How to Introduce Dogs and Cats

//How to Introduce Dogs and Cats

Seeing dogs and cats living together can be very fulfilling! However, first impressions count. Devising a plan on how to introduce dogs and cats is important to prevent undue stress. 

If you are bringing a new cat home to an existing dog, set up a separate room specifically for your cat. Allow them a week or so to find their feet. 

However, if you are bringing a new dog home, make sure their main area is not somewhere your cat uses frequently. If it will infringe on your cat’s space, move their resources elsewhere in advance so they don’t suddenly lose their safe space.  

You Will Need…

  • Shelving/high up spots for your cat to safely sit in all areas.
  • Non slip covering for shelving for quick, confident escapes.
  • Hidey holes such as covered beds or cardboard boxes for your cat to get out of your dog’s line of sight if needed. 

  • Dog gates, those with catflaps can be helpful, to separate them as needed. 
  • A good supply of small treats for both dog and cat.
  • Likely: a well fitting harness and lead for your dog. 

The first step in the process is actually a scent introduction. Dogs and cats both rely heavily on scent to suss things out. Put a blanket that your dog has been lying on in the room with your cat, and vice versa. This allows them to smell each other without being physically close to each other. Make sure both parties are comfortable smelling each other for a few days before moving on to visual introductions.

Introductions

  1. Set up a gate to prevent direct access to each other during session one. Pop your dog on a comfortable harness and lead to prevent them rushing at the gate/cat.
  2. Allow the most unsure pet to choose when to decrease the distance. Don’t allow the most confident one to approach and scare the least confident (we can’t assume that the cat will be the nervous one!). If you have multiple cats and/or dogs, pick the calmest ones to introduce first.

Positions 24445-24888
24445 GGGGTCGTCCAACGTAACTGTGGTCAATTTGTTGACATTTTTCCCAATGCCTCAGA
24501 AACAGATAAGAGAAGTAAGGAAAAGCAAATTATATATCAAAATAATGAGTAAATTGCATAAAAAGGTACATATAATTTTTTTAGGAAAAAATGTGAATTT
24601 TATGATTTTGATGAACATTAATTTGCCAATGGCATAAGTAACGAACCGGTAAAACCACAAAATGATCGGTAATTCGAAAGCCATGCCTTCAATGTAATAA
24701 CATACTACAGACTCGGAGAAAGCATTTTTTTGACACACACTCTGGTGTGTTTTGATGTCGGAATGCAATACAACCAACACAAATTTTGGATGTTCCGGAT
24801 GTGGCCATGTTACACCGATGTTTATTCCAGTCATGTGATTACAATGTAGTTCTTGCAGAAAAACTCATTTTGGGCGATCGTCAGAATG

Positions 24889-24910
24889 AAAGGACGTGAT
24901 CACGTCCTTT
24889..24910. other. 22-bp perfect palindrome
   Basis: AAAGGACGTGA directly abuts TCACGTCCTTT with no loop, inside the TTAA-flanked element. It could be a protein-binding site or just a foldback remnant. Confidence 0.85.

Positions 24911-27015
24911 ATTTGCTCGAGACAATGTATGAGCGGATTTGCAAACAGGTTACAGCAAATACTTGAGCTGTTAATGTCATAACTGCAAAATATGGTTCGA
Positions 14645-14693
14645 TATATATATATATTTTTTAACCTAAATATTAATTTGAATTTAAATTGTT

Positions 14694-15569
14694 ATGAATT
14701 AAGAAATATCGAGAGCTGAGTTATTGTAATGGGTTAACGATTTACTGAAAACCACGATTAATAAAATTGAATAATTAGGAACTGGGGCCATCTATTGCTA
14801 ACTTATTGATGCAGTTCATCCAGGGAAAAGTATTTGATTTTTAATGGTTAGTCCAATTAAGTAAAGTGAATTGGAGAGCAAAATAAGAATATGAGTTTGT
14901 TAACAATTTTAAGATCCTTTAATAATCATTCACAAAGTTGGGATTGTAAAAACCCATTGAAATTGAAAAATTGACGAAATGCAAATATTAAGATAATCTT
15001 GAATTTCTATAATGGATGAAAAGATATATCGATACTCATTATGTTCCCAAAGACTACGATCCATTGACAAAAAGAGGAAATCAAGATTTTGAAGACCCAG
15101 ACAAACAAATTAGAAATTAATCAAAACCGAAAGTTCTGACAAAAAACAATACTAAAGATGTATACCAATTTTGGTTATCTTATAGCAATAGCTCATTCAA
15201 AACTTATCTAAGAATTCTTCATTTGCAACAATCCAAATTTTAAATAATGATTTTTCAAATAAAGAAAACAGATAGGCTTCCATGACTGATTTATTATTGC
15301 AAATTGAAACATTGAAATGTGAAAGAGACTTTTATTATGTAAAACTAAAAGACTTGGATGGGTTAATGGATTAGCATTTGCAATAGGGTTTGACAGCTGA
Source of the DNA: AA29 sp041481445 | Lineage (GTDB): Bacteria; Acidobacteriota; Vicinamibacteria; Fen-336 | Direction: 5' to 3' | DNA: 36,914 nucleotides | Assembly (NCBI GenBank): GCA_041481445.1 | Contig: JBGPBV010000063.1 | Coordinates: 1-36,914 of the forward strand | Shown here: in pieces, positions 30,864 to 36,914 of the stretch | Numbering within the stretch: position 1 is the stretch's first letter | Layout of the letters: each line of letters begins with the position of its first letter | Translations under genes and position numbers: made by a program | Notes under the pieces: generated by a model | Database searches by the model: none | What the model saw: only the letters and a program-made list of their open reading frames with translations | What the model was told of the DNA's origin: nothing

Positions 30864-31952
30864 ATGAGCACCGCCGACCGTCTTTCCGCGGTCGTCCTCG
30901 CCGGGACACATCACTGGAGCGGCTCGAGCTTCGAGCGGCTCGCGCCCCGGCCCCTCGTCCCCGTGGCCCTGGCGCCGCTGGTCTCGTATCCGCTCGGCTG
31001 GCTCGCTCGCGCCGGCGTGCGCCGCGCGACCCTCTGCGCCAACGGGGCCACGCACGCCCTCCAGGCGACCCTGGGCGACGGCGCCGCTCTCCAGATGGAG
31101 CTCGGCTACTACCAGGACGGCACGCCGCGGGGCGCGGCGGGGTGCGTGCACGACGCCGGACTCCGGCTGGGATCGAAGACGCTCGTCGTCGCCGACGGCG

3. Provide tasty treats, perhaps in Kongs or licky mats once they have spotted each other. Good, calm things happen when they see each other.
  4. Spend just a few minutes per session doing this. Allow them to decrease the distance as appropriate. Remove the barrier only very gradually. Always make sure you have something in place to prevent unwanted approaches such as a large towel or piece of cardboard.
  5. Increase the amount of time they spend around each other very gradually. Even once they are coping well in each other’s presence don’t leave them together unsupervised. It is better to take too long, than rush and an incident happen. Be prepared to take many weeks or months to introduce dogs and cats – if it takes less, great!

Make sure you spend one-to-one time separately with your dog and cat. Even if you are able to manage them in the same house, be sure that both parties are happy with the arrangement. https://icatcare.org/ is a great resource for more tips on how to make your cat feel safe and happy! 

Cats who end up living upstairs under the bed are not coping. Getting additional, tailored help from a professional with integration if your pets aren’t happy, or you see any signs of aggression or anxiety, is important for their long term health and welfare. For the most part, with a more in depth look, we can find the right recipe to make things work for everyone!

I am a Clinical Animal Behaviourist based in the Nottingham area – however, with the success of online training you can be anywhere in the world as long as you have your dog, your cat and a device with an internet connection! Get in touch to see how I can help https://weteachpets.com/contact-me/

2020-06-25T17:14:46+01:00 May 6th, 2020|Articles|0 Comments